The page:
Protein Labeling of GPCR
CD BioSciences provides high-quality protein labeling services for both GPCR research and pharmaceutical use. With technical expertise and facilities dedicated to protein labeling, we can help our customers save time and effort.
Introduction of Protein Labeling
Molecular labels can be used to monitor biological processes, facilitate the detection of labeled proteins, or purify labeled proteins and their binding partners. Protein labeling can improve detection sensitivity and simplify the process. Different labeling strategies results in the covalent attachment of different types of protein labels, such as biotin, enzyme conjugates, and fluorescent probes, to target proteins. It is necessary to carefully consider the type of labeling strategy and label tailored for different applications.
G protein-coupled receptors (GPCRs), which mediate a wide range of physiological responses, serve as an important category of drug targets. Protein labeling is essential to study the abundance, distribution, structure, conformational changes, protein interaction, internalization process, and post-translational modification of GPCRs. It can also help gain mechanistic insight of GPCR functions.
Figure 1. Labeling techniques for G protein-coupled receptors modified at their N-terminus. (Cottet M, et al., 2011)
We can provide our customers with the widest labeling options to fully meet their specific requirements. Various types of protein labels and labeling strategies are available to meet different needs of biological and pharmaceutical applications.
Our experienced scientists can choose the most appropriate labeling strategy to ensure that the final choice is fully in line with the intended downstream application and help achieve the desired results.
|Biotin||Biotin, also known as vitamin H or vitamin B7, exhibits an extraordinary binding affinity for avidin and streptavidin. It is a useful label for the detection, purification and immobilization of target proteins.|
|Enzyme conjugates||Some enzymes conjugation with proteins can be used as highly sensitive probes for the detection of proteins in whole cells, lysates or tissues. Horseradish peroxidase (HRP), alkaline phosphatase (AP), glucose oxidase and β-galactosidase are commonly used enzymes for protein labeling.|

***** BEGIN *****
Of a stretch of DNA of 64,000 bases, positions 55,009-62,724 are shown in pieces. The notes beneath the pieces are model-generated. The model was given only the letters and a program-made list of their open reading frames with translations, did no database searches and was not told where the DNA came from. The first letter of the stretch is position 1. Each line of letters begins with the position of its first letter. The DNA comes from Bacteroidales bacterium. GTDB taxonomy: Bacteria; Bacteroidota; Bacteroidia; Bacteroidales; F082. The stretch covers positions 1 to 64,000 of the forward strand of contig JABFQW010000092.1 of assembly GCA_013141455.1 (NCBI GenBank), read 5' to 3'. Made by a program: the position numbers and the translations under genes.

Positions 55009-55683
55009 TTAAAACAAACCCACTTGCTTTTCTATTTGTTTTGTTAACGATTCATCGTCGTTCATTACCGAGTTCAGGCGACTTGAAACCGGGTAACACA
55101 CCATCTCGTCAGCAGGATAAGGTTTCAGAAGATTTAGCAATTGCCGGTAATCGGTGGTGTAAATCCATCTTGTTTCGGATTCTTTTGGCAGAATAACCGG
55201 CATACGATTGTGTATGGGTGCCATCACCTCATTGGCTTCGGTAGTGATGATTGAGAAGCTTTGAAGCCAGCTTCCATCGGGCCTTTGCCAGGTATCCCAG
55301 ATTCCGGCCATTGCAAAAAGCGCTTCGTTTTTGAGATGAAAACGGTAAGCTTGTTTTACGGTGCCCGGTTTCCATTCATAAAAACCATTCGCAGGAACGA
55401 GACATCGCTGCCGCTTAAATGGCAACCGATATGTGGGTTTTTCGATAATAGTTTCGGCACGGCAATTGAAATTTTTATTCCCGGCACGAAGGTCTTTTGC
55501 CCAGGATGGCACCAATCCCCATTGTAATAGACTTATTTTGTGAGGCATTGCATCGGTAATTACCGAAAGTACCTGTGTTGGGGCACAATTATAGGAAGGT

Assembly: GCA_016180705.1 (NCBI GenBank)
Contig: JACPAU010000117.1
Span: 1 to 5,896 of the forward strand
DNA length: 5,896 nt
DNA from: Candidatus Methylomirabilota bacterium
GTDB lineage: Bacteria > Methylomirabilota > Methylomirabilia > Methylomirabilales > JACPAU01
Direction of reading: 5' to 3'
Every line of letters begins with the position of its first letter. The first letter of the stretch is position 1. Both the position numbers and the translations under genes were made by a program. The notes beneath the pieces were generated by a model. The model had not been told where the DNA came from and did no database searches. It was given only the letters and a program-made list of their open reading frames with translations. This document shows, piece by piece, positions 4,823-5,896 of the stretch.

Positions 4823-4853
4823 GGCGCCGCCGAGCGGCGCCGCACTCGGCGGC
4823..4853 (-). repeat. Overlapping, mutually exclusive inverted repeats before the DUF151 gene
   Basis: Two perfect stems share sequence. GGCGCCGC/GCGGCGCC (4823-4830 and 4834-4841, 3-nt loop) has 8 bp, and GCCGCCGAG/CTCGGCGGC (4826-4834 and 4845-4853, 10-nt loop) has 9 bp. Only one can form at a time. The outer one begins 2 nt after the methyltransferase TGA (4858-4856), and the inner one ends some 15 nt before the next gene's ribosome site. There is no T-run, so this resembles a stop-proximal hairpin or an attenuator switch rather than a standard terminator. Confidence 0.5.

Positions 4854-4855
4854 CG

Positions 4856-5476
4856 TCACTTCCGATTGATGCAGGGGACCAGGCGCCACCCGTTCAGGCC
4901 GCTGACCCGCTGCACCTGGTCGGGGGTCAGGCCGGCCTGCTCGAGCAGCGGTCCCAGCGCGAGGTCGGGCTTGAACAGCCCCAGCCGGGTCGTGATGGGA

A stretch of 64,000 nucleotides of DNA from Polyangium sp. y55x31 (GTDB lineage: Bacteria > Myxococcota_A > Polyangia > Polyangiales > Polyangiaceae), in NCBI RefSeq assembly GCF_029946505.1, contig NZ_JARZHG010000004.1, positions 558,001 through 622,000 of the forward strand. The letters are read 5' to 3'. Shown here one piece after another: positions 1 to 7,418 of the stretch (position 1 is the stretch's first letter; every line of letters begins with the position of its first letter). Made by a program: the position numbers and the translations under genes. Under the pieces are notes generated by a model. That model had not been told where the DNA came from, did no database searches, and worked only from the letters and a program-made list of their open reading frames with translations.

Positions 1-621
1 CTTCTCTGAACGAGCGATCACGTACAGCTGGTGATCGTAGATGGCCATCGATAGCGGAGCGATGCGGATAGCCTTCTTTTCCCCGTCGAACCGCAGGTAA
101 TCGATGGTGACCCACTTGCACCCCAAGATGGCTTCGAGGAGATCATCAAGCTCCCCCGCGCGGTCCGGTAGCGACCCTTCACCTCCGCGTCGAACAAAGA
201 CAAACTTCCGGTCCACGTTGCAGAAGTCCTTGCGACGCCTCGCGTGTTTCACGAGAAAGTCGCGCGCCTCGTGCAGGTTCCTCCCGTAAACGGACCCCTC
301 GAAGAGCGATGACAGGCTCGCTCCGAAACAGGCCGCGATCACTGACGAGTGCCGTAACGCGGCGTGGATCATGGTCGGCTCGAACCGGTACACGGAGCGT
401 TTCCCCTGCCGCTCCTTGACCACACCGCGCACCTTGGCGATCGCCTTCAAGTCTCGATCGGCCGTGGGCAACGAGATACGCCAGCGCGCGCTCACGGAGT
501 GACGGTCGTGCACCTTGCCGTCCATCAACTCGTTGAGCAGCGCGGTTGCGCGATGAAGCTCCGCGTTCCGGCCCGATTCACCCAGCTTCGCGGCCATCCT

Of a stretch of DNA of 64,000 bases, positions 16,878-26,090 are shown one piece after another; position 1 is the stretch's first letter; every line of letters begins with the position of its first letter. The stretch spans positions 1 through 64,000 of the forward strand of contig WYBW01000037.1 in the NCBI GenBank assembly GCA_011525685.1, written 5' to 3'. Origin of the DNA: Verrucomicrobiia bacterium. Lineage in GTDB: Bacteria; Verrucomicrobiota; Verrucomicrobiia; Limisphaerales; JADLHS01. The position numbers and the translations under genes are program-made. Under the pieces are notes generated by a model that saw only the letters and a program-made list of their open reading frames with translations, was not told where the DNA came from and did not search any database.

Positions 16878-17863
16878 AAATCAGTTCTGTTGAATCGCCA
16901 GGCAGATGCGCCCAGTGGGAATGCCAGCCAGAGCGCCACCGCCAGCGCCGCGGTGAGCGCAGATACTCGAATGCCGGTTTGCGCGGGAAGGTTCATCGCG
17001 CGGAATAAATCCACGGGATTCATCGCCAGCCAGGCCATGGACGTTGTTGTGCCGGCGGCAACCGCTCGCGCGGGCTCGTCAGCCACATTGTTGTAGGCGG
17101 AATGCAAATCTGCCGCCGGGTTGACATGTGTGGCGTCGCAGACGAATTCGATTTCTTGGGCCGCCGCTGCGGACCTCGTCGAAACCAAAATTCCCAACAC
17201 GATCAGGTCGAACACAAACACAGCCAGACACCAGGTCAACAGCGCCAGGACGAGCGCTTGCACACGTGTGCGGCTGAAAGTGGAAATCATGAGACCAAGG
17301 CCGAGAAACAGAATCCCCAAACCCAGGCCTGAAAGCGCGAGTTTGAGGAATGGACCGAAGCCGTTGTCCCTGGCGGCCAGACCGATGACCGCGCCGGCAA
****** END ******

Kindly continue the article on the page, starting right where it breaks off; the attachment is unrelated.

|Fluorescent labels||Biological fluorophores are suitable to chemically label or stain most proteins. Fluorescent labels can be used in various applications, such as cell imaging, flow cytometry, and high-content analysis. Organic dyes and quantum dots are commonly used.|
|Stable isotopes||Stable isotopes, non-radioactive forms of atoms, can be used to label peptides and proteins by chemical or enzymatic reactions. Stable isotopic labeling is a powerful tool for quantitative proteomics.|
|In vitro protein labeling||In vitro protein labeling strategies generally involve the covalent attachment of labels to proteins. These strategies are applicable to a variety of applications, such as the studies on structures and functions of proteins under in vitro conditions.|
|In vivo protein labeling||In vivo protein labeling strategies play an important role in the study of protein distribution, interaction and function under physiological conditions.|
|Single-molecule methods||Single-molecule techniques are powerful tools to understand the dynamic signaling and conformational complexity of GPCRs at single-molecule level.|
|Site-specific protein labeling||Site-specific protein labeling using fluorophores and other moieties is a robust method that permits the development of a variety of assays for proteomic analysis.|
- Comprehensive list of protein labels.
- Best solutions based on diverse choices of labeling strategies.
- High quality results that meet specific requirements.
- High efficiency and cost-saving services.
CD BioSciences is always ready to provide the best services to each of our customers. We can help you choose the appropriate labeling strategies and offer the optimized protocols.
If you are interested in our services or have any specific requirements, please feel free to contact us for more details.
- Cottet M, et al. Original fluorescent ligand-based assays open new perspectives in G protein-coupled receptors drug screening. Pharmaceuticals, 2011, 4(1): 202-214.
- Jiang W X, et al. Specific cell surface labeling of GPCRs using split GFP. Scientific reports, 2016, 6: 20568.
- Tian H, et al. Labeling and single-molecule methods to monitor G protein-coupled receptor dynamics. Chemical reviews, 2017, 117(1): 186-245.